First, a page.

Jerry piloted us back to Indiana safely.
I'll be writing about our trip soon.
April 2 is the 56th anniversary of Russel Settle owning the Red Key Tavern.
I have worked at the Red Key for over five years, in several capacities.
Russel celebrated his 89th birthday on St. Valentine's Day.
He's a legendary curmudgeon.
When he asked me to work there it felt like an appointment from the Governor.
He grew up in the Pleasant Run Children's Home and attended Franklin College.
He joined the Army Air Corps, 381 Bomb Group.
Arrived in England December 23, 1942
Shot down January 30, 1944
Captured February 28, 1944
Liberated April 29, 1945
He purchased the Red Key in 1951.
He is a widower with six children and many grandchildren.
Russel runs a tight ship at the tavern.
The bar is famous for its rules.
They are very simple:
1. Don't move the furniture.
What other business do you frequent that you just start moving stuff around?
2. No chairs in the aisle.
The place is small, and the aisle needs to be kept clear for people--and me, if you want a cocktail.
3. Hang your coat up.
Do you really want your coat to touch the bar floor?
4. No swearing.
Hint: just don't swear as loud as Russel.
5. No table hopping*.
Pick a place and keep it.
6. The bartender is always right.
I have trouble with this one...unless of course, I'm the bartender.
I am thrilled to be part of the Red Key.
I love working at a business with so much history.
The Red Key attracts a very diverse crowd.
I've met the Governor, the Mayor and every politician in between. Neighborhood folks, musicians, writers and artists hang out there.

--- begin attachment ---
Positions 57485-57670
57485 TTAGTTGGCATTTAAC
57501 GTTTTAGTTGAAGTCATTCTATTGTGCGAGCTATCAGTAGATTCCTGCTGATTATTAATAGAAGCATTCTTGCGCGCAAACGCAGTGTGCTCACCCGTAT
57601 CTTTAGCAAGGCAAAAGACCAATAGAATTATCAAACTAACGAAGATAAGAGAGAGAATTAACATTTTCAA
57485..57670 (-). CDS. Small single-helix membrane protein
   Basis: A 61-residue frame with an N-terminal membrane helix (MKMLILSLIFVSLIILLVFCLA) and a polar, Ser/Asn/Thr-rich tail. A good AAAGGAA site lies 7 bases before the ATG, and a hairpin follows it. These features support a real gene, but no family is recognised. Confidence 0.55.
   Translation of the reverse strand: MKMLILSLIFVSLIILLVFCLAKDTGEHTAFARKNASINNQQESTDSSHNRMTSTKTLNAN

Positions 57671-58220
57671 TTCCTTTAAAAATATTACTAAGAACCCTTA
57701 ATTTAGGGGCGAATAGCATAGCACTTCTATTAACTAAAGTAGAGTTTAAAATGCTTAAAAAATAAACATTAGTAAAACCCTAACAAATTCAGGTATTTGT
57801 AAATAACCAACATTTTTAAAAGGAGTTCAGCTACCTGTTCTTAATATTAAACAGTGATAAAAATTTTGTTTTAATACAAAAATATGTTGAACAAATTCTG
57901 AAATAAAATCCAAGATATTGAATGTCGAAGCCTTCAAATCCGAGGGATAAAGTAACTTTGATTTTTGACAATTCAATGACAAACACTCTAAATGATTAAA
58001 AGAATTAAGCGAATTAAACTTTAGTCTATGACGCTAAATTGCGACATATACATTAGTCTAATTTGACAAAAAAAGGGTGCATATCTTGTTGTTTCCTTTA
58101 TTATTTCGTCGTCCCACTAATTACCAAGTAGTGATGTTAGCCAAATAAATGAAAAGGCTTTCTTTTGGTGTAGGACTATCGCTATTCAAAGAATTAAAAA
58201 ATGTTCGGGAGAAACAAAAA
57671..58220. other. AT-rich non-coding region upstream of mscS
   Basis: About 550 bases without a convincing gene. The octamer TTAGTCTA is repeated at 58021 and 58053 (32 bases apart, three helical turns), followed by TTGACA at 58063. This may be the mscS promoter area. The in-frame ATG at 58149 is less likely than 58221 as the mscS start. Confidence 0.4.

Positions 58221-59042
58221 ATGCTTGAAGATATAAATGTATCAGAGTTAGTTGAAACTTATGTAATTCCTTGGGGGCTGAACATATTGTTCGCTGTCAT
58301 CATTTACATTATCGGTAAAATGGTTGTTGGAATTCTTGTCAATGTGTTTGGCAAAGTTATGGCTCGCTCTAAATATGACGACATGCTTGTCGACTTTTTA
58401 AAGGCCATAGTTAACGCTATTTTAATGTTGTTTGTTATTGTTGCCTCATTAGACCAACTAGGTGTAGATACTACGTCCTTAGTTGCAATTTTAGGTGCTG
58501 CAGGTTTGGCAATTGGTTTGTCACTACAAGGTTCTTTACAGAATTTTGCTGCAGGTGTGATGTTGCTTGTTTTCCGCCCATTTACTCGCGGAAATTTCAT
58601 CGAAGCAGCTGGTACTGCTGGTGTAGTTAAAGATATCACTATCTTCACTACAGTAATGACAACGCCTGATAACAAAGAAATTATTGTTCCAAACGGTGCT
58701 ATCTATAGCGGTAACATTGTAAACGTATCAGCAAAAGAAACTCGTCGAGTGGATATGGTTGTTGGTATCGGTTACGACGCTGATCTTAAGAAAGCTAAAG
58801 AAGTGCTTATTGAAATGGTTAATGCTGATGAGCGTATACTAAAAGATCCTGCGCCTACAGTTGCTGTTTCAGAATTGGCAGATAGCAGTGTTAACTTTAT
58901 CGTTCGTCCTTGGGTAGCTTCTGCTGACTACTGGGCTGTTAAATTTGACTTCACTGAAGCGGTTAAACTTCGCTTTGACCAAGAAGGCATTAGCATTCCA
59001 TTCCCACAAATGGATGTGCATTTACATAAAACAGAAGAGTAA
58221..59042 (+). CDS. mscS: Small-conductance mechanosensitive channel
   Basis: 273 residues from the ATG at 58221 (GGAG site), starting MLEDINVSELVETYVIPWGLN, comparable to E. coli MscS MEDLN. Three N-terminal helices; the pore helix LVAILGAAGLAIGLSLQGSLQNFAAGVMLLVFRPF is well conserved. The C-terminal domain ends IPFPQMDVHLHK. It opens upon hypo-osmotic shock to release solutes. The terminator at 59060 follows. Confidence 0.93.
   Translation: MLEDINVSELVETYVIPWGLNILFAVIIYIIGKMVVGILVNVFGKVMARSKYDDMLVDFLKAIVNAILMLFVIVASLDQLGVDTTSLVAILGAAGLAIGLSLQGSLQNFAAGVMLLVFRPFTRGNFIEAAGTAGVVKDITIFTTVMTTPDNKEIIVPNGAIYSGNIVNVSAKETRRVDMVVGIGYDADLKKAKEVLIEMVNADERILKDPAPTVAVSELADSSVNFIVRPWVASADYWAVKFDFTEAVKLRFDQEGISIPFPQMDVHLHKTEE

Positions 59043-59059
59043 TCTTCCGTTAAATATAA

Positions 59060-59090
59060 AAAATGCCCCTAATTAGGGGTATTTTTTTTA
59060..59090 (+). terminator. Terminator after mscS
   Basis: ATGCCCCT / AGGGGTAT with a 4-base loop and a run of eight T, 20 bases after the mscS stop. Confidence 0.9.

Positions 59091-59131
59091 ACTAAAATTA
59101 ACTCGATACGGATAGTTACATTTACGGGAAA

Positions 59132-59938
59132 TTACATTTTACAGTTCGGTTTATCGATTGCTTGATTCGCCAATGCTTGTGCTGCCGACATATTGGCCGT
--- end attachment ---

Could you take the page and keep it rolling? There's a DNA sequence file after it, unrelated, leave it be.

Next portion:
Kurt Voggegut Jr., John Hiatt and Dan Wakefield all called the Red Key home.
Russel is also very generous. He collected money for the orphanage for years. When the children's home closed he started donating money to the Children's Bureau. Last year the "ceiling fund" raised over $8000.00. Working for a non-profit agency, I can imagine the look on their face when Russel handed them the check this year. When people donate money we toss the money toward the ceiling and the money sticks up there. I can do it, but get teased for throwing like a girl (two handed).
I could tell you how it works, but I'd have to ....you know the rest.
One rare night we had no customers for two hours.
Russel played harmonica for me and told war stories.
That is the best time I've ever spent there.
I am thankful to Russel for letting me work part-time all of these years. It has kept a roof over my head and allowed me the freedom to find a great job.
*I break the moving around rule too often. Russel calls me "a fart on a griddle."